If users subscribe to the group to receive updates via email, they'll receive messages containing the contributions gathered through the connectors. Some care is required here as a large volume of messages can be generated from a busy feed that might swamp group members. For this reason, it's probably best to select groups that don't auto-subscribe users for updates and use them to host connectors. Users can subscribe to the group afterwards if they decide that they really want to receive updates via email.
Enough of an introduction, let’s see how this works in practice. The first thing is that because this feature is in preview, you can only work with connectors through Outlook Web App, specifically by adding a suffix to the URL for a group to let Exchange know that you want to manipulate connectors linked to that group.
To begin, access a group (for reasons we will get to later on, you should use a test group) with OWA and you’ll see a URL that looks something like this:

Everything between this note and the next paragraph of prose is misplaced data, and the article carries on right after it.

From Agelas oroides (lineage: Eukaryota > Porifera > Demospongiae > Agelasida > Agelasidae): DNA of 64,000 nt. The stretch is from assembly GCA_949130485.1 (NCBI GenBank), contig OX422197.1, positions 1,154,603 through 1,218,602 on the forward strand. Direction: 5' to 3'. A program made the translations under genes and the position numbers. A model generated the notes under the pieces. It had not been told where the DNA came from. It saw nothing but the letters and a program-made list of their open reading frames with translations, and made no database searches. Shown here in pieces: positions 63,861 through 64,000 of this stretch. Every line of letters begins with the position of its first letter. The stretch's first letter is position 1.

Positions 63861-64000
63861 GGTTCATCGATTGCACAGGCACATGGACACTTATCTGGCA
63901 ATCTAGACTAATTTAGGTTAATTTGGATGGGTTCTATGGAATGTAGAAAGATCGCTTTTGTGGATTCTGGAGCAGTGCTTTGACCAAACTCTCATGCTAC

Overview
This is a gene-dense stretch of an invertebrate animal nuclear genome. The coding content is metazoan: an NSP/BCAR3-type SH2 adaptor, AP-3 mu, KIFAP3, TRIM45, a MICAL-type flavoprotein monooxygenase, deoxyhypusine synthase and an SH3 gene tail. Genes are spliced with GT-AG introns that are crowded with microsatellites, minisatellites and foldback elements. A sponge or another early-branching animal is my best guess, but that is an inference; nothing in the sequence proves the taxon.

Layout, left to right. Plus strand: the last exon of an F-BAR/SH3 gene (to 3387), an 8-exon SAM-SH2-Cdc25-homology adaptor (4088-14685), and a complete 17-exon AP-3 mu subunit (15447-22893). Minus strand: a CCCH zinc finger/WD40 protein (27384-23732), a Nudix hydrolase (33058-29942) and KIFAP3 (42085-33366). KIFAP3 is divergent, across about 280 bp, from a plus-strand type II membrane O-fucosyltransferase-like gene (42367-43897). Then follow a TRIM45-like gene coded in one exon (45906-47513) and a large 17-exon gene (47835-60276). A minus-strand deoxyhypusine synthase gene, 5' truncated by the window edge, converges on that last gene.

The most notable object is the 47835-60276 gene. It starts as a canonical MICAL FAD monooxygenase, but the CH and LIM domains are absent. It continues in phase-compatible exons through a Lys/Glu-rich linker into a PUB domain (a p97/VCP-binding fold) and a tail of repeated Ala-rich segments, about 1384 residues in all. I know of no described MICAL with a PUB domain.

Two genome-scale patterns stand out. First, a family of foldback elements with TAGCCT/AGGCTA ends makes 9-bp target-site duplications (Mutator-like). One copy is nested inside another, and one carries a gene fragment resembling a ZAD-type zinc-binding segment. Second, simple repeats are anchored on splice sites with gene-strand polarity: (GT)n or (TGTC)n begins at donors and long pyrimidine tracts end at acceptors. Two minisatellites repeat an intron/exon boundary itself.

To access the connectors, add &EnableConnectorDevPreview=true to the URL (warning – this is case sensitive) so you end up with something like this:
If everything works, you should be able to click on the ellipsis menu […] for the group and see Connectors in the list of features available for the group.
Update March 21: It looks as if Connectors are now available in the basic Groups menu, meaning that you don't have to do the Dev Preview URL shuffle. The documentation has turned up too!
Click on the link and after a short pause you’ll see the set of connectors that Microsoft has made available for the preview (Figure 1). In most cases, before you can grab data from a source, you’ll need to have an account that can grab data from that source, so it's logical that you need to be able to authenticate to the chosen source. Twitter is a good choice for testing as most IT people have Twitter accounts. It's also an interesting way to capture copies of tweets sent from a corporate Twitter account for compliance and record-keeping purposes. That is, once Office 365 Groups support the range of compliance features available in Office 365.